Staff Publications

Staff Publications

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    'Staff publications' is the digital repository of Wageningen University & Research

    'Staff publications' contains references to publications authored by Wageningen University staff from 1976 onward.

    Publications authored by the staff of the Research Institutes are available from 1995 onwards.

    Full text documents are added when available. The database is updated daily and currently holds about 240,000 items, of which 72,000 in open access.

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Record number 417605
Title Towards the real green revolution? Exploring the conceptual dimensions of a new ecological modernisation of agriculture that could 'feed the world'
Author(s) Horlings, L.G.; Marsden, T.K.
Source Global environmental change : human and policy dimensions 21 (2011)2. - ISSN 0959-3780 - p. 441 - 452.
DOI http://dx.doi.org/10.1016/j.gloenvcha.2011.01.004
Department(s) Rural Sociology
WASS
Publication type Refereed Article in a scientific journal
Publication year 2011
Keyword(s) rural-development - multifunctional agriculture - sustainable development - developing-countries - organic agriculture - climate-change - food systems - agri-food - china - movement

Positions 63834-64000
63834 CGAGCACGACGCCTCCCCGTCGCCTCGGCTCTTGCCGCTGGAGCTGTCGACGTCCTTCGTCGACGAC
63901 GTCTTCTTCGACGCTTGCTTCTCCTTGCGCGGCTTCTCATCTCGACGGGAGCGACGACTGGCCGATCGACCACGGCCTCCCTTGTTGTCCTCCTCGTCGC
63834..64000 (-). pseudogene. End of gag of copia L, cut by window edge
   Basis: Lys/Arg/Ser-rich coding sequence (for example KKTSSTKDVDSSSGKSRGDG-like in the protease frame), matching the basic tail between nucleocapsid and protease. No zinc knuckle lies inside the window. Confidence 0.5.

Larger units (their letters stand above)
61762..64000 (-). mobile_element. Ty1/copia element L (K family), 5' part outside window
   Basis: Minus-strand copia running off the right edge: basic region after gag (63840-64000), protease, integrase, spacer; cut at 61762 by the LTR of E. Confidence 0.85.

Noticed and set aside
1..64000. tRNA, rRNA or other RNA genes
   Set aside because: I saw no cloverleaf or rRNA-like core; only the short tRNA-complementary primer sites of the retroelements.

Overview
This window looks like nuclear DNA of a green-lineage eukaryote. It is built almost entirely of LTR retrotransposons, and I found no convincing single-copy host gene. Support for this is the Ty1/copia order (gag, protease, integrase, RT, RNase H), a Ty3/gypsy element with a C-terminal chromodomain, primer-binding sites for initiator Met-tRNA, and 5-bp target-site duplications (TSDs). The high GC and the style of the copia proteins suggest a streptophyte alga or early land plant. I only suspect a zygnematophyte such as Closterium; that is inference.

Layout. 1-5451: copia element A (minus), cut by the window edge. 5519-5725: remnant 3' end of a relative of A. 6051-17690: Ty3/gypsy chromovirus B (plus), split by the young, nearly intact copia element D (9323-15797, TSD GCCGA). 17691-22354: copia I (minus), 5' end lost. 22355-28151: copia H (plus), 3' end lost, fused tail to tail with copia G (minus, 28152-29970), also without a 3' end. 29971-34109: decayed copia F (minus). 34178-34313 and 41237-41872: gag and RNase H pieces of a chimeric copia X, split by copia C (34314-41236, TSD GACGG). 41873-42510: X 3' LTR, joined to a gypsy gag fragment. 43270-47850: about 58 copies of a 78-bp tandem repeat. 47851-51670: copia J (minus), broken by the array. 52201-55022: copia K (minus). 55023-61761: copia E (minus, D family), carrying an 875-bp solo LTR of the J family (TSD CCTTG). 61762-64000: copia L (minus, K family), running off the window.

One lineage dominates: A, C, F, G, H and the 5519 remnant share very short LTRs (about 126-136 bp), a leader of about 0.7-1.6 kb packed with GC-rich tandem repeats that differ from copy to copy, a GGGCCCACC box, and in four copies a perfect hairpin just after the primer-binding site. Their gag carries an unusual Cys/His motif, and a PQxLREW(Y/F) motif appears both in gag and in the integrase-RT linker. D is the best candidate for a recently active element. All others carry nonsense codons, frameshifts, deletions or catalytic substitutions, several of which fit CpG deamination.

Abstract The challenge to produce enough food is more urgent than ever. We argue that the dominant food regime has responded to this challenge by a ‘narrow’ ecological modernisation process within agriculture which may decrease environmental effects to a certain extent, but also causes new negative side-effects and exposes some important missing links. In this paper we explore what might be a ‘real’ ecological modernisation process, including social, cultural, spatial and political aspects. The central question concerns: is there evidence in practice that agro-ecological approaches can contribute to the future demand for food production, especially in developing countries? We illustrate this by describing examples from Africa, Brazil and China, showing a rich variety of such approaches in agricultural practices. Our conclusion is that agro-ecological approaches could significantly contribute to ‘feeding the world’, and thereby contribute to a ‘real green revolution’; but that this requires a more radical move towards a new type of regionally embedded agri-food eco-economy. This is one which includes re-thinking market mechanisms and organisations, an altered institutional context, and is interwoven with active farmers and consumers’ participation. It also requires a re-direction of science investments to take account of translating often isolated cases of good practice into mainstream agri-food movements
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